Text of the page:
The GH receptor (GHR) gene has been isolated in humans to the proximal short arm of chromosome 5 (5p13.1-12) (96). The translated product is a 620 amino acid protein encoded by nine exons (numbered, interestingly, 2-10) for the secretion signal (exon 2), extracellular domain (exons 3-7), transmembrane domain (exon 8), and intracellular domain (exons 9-10) (97). The extracellular domain is also found in circulating serum as GH binding protein. The GHR has homology with the prolactin receptor, and it belongs to the cytokine family ofreceptors that are associated with JAK2, a ligand-activated tyrosine kinase (98). JAK2 phosphorylates both the GHR and the cytoplasmic transcription factors known as STATs (99). After phosphorylation, STATs dimerize and move to the nucleus, where they activate gene transcription.
In most tissues where GH acts, it activates transcription of the IGFs (Fig. 1). The IGFs are a peptide family with diverse metabolic roles that include mediating many of the anabolic and mitogenic actions of GH. IGF-1 is a basic 70 amino acid peptide, while IGF-2 is a slightly acidic 67 amino acid peptide (100). Structurally similar to insulin, they are comprised of A and B chains connected by disulfide bonds (101).
The IGF-1 gene, located on the long arm of chromosome 12, spans 95 kb and contains at least six exons (102,103). Although GH appears to be the primary regulator of IGF-1 gene expression, transcriptional control is complex. It is influenced by nutritional status, GH, hCS, prolactin, glucocorticoids, sex steroids, thyroid hormones and insulin (104-107). The IGF-2 gene is 35 kb in length, contains nine exons, and is located adjacent to the insulin gene on the short arm of chromosome 11 (102,108).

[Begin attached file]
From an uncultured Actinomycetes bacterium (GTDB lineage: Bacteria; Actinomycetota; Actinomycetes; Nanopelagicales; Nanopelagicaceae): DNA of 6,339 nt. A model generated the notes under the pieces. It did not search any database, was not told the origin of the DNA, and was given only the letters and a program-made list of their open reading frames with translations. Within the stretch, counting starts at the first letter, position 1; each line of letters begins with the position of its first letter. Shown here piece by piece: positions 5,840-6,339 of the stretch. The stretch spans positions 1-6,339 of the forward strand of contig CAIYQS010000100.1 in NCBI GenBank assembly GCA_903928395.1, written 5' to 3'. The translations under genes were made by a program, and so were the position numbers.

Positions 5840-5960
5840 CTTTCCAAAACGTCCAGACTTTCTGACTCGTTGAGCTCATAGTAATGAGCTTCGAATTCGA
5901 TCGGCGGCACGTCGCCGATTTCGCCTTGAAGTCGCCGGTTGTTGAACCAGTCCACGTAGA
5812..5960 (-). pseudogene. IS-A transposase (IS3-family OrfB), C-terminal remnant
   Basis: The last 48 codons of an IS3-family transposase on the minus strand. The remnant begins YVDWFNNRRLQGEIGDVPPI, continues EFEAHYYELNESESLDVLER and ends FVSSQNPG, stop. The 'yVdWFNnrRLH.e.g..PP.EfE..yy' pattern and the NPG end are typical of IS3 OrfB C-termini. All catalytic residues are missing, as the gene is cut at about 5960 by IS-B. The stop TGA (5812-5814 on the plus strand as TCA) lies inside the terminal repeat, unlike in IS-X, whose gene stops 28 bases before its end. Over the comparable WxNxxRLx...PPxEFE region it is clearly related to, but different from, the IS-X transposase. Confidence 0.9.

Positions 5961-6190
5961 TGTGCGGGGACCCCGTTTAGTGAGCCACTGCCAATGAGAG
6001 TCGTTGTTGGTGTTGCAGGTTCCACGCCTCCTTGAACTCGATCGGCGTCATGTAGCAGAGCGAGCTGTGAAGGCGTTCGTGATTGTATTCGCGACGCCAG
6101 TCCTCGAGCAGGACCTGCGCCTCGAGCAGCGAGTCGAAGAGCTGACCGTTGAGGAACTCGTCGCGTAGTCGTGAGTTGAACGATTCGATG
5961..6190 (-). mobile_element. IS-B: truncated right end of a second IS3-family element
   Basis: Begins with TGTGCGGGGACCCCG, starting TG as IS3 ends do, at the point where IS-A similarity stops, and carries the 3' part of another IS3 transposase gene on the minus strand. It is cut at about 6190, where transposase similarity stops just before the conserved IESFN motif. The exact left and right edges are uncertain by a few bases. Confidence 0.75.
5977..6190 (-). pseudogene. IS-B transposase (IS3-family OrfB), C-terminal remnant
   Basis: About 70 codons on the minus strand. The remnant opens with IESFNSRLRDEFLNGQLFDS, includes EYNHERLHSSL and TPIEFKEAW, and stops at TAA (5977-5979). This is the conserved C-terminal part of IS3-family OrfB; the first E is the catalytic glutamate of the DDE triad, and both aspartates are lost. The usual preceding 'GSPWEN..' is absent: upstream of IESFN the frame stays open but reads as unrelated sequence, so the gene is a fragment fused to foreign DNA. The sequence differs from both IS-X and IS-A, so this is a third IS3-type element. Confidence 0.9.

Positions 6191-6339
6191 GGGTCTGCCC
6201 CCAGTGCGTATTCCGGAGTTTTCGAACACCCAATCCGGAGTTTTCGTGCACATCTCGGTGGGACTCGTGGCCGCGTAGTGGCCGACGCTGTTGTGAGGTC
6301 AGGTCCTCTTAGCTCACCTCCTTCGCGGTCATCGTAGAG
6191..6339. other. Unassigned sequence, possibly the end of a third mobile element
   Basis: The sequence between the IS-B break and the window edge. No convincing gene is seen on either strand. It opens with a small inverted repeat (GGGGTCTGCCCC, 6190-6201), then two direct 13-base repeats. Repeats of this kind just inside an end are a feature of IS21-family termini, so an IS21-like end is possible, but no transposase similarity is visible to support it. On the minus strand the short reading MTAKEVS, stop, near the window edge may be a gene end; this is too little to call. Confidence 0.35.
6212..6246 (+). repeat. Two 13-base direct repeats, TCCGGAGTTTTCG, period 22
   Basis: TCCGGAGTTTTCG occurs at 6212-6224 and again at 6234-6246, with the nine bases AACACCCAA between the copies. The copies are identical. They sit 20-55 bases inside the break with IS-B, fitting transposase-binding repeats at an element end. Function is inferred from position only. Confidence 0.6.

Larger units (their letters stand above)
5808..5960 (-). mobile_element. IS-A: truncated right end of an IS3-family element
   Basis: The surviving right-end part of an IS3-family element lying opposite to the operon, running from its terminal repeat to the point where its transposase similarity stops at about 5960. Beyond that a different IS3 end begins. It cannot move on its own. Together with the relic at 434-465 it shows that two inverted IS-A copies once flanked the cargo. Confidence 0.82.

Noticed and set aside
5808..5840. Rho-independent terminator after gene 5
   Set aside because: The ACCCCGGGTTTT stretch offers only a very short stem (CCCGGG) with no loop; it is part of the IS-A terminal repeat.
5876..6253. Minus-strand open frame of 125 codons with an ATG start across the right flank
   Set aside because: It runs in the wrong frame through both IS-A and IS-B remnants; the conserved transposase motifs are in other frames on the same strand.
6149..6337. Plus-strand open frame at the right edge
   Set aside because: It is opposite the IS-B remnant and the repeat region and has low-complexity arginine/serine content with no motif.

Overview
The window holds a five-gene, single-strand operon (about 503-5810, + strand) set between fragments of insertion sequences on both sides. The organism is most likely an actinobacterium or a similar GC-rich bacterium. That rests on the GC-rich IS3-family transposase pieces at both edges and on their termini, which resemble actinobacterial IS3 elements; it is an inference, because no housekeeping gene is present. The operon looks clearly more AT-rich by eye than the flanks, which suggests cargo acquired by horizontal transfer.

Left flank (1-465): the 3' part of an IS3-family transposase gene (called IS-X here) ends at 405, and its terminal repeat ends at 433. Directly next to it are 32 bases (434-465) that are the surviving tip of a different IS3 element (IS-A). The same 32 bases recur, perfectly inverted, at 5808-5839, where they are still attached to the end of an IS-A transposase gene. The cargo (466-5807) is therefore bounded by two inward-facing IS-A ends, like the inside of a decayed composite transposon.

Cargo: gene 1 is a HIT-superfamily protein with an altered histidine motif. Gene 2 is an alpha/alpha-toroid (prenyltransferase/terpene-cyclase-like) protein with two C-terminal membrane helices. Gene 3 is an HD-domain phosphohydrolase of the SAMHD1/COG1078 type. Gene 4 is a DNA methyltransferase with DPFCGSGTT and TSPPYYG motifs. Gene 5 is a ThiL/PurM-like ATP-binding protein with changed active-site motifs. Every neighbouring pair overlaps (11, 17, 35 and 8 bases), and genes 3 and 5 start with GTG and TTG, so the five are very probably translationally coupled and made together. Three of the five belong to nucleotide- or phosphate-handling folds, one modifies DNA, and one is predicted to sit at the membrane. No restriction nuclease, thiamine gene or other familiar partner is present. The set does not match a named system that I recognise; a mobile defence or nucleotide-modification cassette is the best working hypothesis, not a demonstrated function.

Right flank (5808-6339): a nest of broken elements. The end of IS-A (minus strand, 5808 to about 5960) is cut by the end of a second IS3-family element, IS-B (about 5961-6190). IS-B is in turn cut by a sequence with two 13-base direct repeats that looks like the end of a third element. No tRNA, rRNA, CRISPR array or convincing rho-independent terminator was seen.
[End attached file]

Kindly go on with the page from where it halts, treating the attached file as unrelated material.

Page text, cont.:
The action of IGFs occurs through two IGF receptors and the insulin receptor. The type 1 IGF receptor gene appears to be the major somatogenic mediator. It is structurally closely related to the insulin receptor and binds both IGF-1 and IGF-2 with high affinity. It is located on the long arm of chromosome 15.
Unlike GH, the IGFs appear to play a major role in prenatal growth. Reece et al. and Verhaeghe et al. found a direct correlation between neonatal weight and cord serum IGF-1 levels (109,110). In 1996, Roth et al. confirmed that cord IGF-1 levels correlate with fetal size even in the macrosomia associated with diabetic pregnancies (111). It has been proposed that fetal IGF release is in part stimulated by growth hormone-like factors produced by the placenta in response to placental GHRH (111,112).
The IGFs in plasma are complexed to carrier proteins with molecular weights of 28-150 kDa. These high-affinity binding proteins (BPs) serve to extend the IGFs serum half-life, to convey IGFs to target cells, and to modulate the IGFs interaction with their receptors. Six distinct human IGFBPs have been cloned and sequenced (113,114); at least four IGFBP-related proteins have also been identified (reviewed in 115). IGFBP-3 transports over 90% of the circulating IGF in adult serum. In general, IGFBPs modulate the mitogenic and proliferative actions of IGF, apparently by competing with IGF receptors for IGF peptides and by transporting IGFs to target tissues (116).